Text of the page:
Any landscaper you talk to will tell you that finding labor is a major pain point in the industry. However, it’s not just a challenge finding these quality workers but retaining them.
Some choose to believe only the mighty dollar can sway employees’ willingness to stay with a landscaping company but for those wanting to think outside the box should consider changing the nature of the workweek itself.
One scheduling option is known as Summer Fridays. This is the practice of offering employees paid time off on Fridays that land between Memorial Day and Labor Day. Summer Fridays are said to have been introduced in the 1960s when ad agencies in New York City noticed their employees weren’t as productive in the summer, according to Forbes.
While you might think that working longer means your company must be more efficient, studies show that productivity drops when employees work more than 50 hours a week. Laborers at work for a long time may also experience fatigue or stress, reducing their productivity while increasing the chances of errors, accidents and sickness that end up costing the employer more money.
The movement for Summer Fridays has increased over the years and according to a survey by Gartner, 42 percent of companies polled offered Summer Fridays in 2017.
“As the number of employees feeling more confident about their personal job prospects increases, companies must find creative ways to reward and retain their top talent,” says Brian Kropp, HR practice leader at Gartner. “Giving employees the gift of time via Summer Fridays is one low-cost way to improve employee engagement, which in turn can increase employee productivity and drive business results.”
Why offer Summer Fridays?
Because overworking your employees can lead to stress, offering more time off can prevent burnout and give them more of a healthy work-life balance. Providing this extra bit of freedom allows employees to have more time to be with friends and family and makes them happier.
It has been found that when workers have better personal lives, they have increased loyalty and productivity, as they tend to be grateful towards the company that is allowing them to have that level of flexibility.
Morale can also be boosted as taking your crews’ free time into consideration can show that you care about their overall well-being and not just a bottom line. They are more willing to work harder after they have been refreshed over a longer weekend.
Summer Fridays can also serve as a recruiting tactic as not all businesses offer them, and it can show employees you are willing to work with them.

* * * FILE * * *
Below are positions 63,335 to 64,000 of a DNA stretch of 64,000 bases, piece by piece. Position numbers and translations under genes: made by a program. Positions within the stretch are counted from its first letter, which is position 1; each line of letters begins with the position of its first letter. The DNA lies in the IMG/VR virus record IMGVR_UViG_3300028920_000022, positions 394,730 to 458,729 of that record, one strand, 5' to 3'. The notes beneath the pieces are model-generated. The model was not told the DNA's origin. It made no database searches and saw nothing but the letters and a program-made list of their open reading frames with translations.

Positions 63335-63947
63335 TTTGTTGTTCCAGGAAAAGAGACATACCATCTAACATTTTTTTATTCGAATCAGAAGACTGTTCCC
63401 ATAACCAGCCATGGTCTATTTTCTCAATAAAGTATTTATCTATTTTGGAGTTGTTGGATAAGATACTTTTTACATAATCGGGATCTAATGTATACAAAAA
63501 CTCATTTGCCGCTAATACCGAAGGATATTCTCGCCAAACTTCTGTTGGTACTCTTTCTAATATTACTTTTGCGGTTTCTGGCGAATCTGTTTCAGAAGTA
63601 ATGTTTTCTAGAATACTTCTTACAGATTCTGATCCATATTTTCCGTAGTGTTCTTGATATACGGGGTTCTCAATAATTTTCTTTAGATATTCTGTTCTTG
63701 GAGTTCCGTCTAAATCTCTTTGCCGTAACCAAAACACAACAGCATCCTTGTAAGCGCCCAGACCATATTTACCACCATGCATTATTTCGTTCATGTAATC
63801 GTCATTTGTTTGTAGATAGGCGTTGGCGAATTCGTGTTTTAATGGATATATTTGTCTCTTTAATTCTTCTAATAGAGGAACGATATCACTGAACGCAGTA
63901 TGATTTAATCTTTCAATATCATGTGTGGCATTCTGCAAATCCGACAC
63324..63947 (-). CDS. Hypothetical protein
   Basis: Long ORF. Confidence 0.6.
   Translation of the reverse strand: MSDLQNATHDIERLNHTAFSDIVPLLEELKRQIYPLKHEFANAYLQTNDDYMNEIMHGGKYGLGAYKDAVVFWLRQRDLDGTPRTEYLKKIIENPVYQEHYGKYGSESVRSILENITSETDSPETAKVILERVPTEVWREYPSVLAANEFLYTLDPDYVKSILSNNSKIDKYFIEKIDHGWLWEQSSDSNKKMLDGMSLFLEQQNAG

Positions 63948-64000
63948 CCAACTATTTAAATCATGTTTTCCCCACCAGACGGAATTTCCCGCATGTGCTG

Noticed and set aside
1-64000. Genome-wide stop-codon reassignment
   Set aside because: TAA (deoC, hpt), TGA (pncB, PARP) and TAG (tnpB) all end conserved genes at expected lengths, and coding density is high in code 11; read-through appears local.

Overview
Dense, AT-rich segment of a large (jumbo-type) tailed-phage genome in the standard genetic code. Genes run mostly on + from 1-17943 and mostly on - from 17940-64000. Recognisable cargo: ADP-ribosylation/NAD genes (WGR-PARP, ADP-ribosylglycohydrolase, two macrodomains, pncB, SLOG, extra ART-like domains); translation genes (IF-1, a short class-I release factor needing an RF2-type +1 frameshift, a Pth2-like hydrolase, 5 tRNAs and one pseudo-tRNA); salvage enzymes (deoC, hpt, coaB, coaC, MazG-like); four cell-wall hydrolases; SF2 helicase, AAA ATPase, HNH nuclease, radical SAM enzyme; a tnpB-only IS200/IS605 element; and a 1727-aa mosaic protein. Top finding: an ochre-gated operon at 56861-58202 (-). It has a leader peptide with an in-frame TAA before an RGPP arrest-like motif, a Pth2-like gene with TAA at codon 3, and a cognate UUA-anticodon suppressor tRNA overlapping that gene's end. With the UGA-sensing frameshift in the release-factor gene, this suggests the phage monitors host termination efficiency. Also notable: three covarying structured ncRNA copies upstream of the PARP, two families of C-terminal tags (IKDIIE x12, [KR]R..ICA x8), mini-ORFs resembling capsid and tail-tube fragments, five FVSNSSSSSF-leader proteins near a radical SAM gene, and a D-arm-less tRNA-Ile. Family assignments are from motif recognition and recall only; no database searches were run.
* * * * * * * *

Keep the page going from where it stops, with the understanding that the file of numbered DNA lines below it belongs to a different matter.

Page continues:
The knowledge that employees are getting Friday off can also encourage them to be more productive during the other four weekdays.
Drawbacks of Summer Fridays
Yet on the flip side of this is Summer Fridays can end up stressing some employees more as they know they will have more to do in fewer days.
Aside from increasing stress levels of some, if your form of Summer Fridays consist of Fridays being some sort of a half day, these can end up being a waste of time as some workers will be already be distracted or the nature of the work is not something that can be started and then stopped in the middle of the day.
Another possible issue is the transition back to a normal workweek in September can cause a dour mood among crew members. It is harder to take something away rather than never offer it in the first place. One expert suggests keeping the three-day weekends to twice a month during the summer, so it isn’t such a major adjustment once fall rolls around.
Types of policies
Some may say Summer Fridays are only a perk that white-collar businesses can enjoy but it all depends on coming up with a policy that suits your business’s needs, employee schedules and staffing needs.
The good thing about Summer Fridays is there is no right way to do it. Each company’s Summer Friday policy can be whatever works for them. Below are just some of the options available.
- Get off work at noon on Fridays until Labor Day
- Get off on Friday afternoons before holiday weekends
- Get a full Friday off every other week
- Get a full Friday off once a month
- Get a full Friday off in exchange for working longer Mondays-Thursdays
One landscaping company restructured its hours for a four-day workweek year-round after realizing its employees did not have a good work/life balance.
Founder of Utopian Landscapes LLC based in Harrisburg, Pennsylvania, Nikos Phelps noticed they were losing employees to other industries and when he viewed the company through his workers’ eyes, he realized he wouldn’t want to work there either.
“When you work sun up to sun down every weekday, you don’t have much time for anything else,” Phelps tells NALP. “We realized we needed to change that.”
In response, his staff now works four 10-hour days a week. The goal is to have Fridays off, but sometimes weather can cause that to be the off day and employees work on Friday.
“We allow them to have flexibility with this schedule and to take ownership of it,” Phelps says. “It’s no fun working in the rain, but if everyone agrees they’d really rather put in the hard work in the rain and be able to have Friday off, then they can do that. Sometimes the team collectively decides they’re going to have a four-day weekend by taking off Friday and Monday and working the remaining days. We like letting them make those decisions as often as possible.”